At one instance or another, you might have heard of audiologists. But, chances are, you have limited knowledge of what they are all about. Hence, you might end up wondering and asking, what is an audiologist?
Before we proceed in expounding more about the audiologist, let us first take a look into their field of specialization for us to have a better grasp of their profession. Thus, what is audiology? The term “audiology” was derived from the Latin tem “audīre” and Greek suffix “-logia” which mean “to hear” and “the study of” respectively. From its etymology, it is easy to infer that audiology is the study of hearing and in this context; it also refers to the study of disorders related to hearing and balancing. Thus, an audiologist is a healthcare professional who assesses, evaluates and administers treatment to individuals who have hearing and balancing disorders. Audiologists are not to be confused as medical practitioners for they are what we refer to as allied health professionals. Let us make a clear distinction between the two to erase the confusion. Medical practitioners are individuals who practice medicine; doctors or physicians belong to this group. On the other hand, allied health professional are involved in healthcare but are consisted of a wide range of vocations different from that of medicine, nursing and pharmacy. Such examples are audiologists, physical therapists and dietitians.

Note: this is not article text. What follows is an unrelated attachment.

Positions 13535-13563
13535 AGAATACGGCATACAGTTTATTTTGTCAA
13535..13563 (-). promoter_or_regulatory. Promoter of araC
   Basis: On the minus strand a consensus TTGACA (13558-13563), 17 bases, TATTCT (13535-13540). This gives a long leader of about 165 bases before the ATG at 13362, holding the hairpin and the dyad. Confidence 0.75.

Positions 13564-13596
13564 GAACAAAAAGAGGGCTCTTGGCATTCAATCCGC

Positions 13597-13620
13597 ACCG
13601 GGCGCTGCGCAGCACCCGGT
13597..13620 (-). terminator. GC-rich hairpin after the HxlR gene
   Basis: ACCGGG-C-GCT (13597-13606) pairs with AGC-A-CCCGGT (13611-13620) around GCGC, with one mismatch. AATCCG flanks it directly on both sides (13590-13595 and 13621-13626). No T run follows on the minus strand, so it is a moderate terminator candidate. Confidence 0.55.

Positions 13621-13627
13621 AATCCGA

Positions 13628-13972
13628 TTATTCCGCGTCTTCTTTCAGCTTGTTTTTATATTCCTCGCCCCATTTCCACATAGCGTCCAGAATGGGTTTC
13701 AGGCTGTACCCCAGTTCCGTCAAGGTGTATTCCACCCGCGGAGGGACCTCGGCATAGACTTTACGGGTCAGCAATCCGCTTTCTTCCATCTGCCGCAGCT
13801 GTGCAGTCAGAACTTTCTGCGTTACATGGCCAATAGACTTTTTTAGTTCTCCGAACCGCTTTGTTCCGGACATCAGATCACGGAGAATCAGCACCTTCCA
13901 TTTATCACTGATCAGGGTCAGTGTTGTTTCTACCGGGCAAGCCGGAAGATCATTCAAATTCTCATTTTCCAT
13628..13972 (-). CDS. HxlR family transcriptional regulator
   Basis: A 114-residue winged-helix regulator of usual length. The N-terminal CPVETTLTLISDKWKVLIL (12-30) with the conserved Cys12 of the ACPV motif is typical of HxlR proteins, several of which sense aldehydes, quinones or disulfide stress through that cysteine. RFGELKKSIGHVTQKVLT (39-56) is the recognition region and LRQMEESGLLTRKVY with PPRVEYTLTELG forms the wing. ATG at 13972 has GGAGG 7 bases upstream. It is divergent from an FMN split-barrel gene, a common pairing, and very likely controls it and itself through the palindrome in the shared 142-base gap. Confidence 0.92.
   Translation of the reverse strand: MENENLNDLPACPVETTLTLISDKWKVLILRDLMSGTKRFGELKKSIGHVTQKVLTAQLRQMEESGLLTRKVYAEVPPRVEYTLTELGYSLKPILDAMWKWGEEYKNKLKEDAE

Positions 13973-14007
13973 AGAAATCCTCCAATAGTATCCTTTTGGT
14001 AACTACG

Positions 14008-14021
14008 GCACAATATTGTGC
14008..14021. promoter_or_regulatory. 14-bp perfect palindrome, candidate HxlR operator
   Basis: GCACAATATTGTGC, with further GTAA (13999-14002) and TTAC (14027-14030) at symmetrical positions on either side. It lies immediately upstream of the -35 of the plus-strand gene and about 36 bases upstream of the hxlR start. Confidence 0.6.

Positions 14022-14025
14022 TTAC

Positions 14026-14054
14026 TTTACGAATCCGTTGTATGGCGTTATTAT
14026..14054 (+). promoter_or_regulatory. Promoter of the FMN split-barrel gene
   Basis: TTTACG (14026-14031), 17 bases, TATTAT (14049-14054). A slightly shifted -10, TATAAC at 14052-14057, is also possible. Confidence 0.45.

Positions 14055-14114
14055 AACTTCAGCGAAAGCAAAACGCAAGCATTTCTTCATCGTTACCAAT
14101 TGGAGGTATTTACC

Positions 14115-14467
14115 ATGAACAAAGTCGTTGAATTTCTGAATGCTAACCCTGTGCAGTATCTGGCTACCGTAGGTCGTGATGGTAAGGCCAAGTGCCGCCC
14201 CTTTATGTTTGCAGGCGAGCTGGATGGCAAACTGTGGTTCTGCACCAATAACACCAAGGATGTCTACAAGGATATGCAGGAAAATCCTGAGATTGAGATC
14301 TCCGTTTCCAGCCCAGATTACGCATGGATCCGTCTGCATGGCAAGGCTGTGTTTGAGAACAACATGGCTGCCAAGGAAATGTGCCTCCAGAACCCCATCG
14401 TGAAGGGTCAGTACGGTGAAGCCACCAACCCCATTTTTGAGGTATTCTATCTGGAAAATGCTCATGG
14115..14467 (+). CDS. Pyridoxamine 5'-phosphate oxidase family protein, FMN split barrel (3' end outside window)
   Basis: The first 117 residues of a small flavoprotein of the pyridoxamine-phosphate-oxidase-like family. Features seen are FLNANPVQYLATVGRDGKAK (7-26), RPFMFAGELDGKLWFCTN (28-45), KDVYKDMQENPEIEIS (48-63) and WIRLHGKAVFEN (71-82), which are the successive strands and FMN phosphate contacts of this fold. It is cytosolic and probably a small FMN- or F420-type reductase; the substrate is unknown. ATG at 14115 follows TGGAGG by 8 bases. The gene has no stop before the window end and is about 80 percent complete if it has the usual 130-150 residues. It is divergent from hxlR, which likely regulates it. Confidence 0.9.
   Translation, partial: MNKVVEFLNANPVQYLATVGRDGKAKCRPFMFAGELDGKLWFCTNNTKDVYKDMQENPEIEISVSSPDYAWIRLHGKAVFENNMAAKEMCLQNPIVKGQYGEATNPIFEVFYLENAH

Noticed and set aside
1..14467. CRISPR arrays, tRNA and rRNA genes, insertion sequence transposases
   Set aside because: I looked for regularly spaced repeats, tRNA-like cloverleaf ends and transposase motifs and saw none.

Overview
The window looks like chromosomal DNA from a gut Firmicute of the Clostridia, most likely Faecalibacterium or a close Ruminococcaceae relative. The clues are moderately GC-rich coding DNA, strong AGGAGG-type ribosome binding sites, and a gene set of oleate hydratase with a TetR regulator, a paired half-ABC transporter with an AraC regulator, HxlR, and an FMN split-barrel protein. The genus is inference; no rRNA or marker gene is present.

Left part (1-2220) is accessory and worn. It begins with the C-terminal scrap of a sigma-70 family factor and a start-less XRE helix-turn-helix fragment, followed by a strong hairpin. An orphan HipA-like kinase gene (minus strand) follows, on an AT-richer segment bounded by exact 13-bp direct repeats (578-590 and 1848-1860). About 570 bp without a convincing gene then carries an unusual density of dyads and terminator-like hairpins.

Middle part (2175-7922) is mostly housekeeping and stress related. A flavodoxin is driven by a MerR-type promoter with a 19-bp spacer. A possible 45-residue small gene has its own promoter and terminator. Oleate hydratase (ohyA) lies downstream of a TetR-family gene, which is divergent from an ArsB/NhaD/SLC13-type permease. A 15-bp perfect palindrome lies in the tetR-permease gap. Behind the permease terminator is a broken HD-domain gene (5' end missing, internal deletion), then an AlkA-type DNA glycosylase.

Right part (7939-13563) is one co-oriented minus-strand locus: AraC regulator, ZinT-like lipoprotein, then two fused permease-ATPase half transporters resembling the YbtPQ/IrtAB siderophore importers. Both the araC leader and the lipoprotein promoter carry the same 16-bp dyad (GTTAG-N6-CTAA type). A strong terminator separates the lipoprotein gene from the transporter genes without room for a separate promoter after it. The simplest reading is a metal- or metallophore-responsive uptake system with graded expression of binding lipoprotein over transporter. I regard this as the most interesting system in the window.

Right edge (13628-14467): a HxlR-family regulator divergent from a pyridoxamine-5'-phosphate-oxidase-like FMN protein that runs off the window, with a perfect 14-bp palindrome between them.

An audiologist has quite a number of responsibilities and they treat individuals from all age brackets. To be able to be in practice, they have to earn a doctoral degree on top of their bachelor’s degree. In this manner, they will be able to acquire special training for their chosen field. In addition, a license is also required in most locations. Audiologists can be found in a variety of settings such as hospitals, schools, universities, health centers and in clinics. Moreover, the audiologist has different responsibilities when dealing with patients with healing problems. Such duties include the fitting and dispensing of hearing aids, conduct hearing screening for infants, do research for hearing and balance disorders and deal with other professionals regarding a patient’s case. Aside from the aforementioned, they also counsel and provide further assistance to patients and their families so that they can know how to deal with the disorder and communicate with the individual who has a hearing or balance problem.
Apparently, audiologists are busy individuals. Other than rendering their professional expertise, they also are empathetic and patient practitioners who understand the needs of their patients and their families. Indeed, shedding light to such a question (“what is an audiologist?”) is a way for us to recognize these typically overlooked of individuals and their exemplary work.